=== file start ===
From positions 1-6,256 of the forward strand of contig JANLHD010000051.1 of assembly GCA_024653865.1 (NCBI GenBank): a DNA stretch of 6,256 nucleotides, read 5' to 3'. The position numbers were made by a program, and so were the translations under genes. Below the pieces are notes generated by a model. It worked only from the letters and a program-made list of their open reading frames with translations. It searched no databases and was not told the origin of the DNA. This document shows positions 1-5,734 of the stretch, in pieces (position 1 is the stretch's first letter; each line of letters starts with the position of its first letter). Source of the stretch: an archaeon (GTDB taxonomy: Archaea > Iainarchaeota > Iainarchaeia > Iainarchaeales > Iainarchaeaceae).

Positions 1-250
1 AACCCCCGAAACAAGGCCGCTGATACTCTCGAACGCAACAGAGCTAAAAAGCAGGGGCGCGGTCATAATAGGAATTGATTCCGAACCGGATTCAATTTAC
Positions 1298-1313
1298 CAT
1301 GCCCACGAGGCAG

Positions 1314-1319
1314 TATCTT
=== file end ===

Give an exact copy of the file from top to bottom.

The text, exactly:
From positions 1-6,256 of the forward strand of contig JANLHD010000051.1 of assembly GCA_024653865.1 (NCBI GenBank): a DNA stretch of 6,256 nucleotides, read 5' to 3'. The position numbers were made by a program, and so were the translations under genes. Below the pieces are notes generated by a model. It worked only from the letters and a program-made list of their open reading frames with translations. It searched no databases and was not told the origin of the DNA. This document shows positions 1-5,734 of the stretch, in pieces (position 1 is the stretch's first letter; each line of letters starts with the position of its first letter). Source of the stretch: an archaeon (GTDB taxonomy: Archaea > Iainarchaeota > Iainarchaeia > Iainarchaeales > Iainarchaeaceae).

Positions 1-250
1 AACCCCCGAAACAAGGCCGCTGATACTCTCGAACGCAACAGAGCTAAAAAGCAGGGGCGCGGTCATAATAGGAATTGATTCCGAACCGGATTCAATTTAC
Positions 1298-1313
1298 CAT
1301 GCCCACGAGGCAG

Positions 1314-1319
1314 TATCTT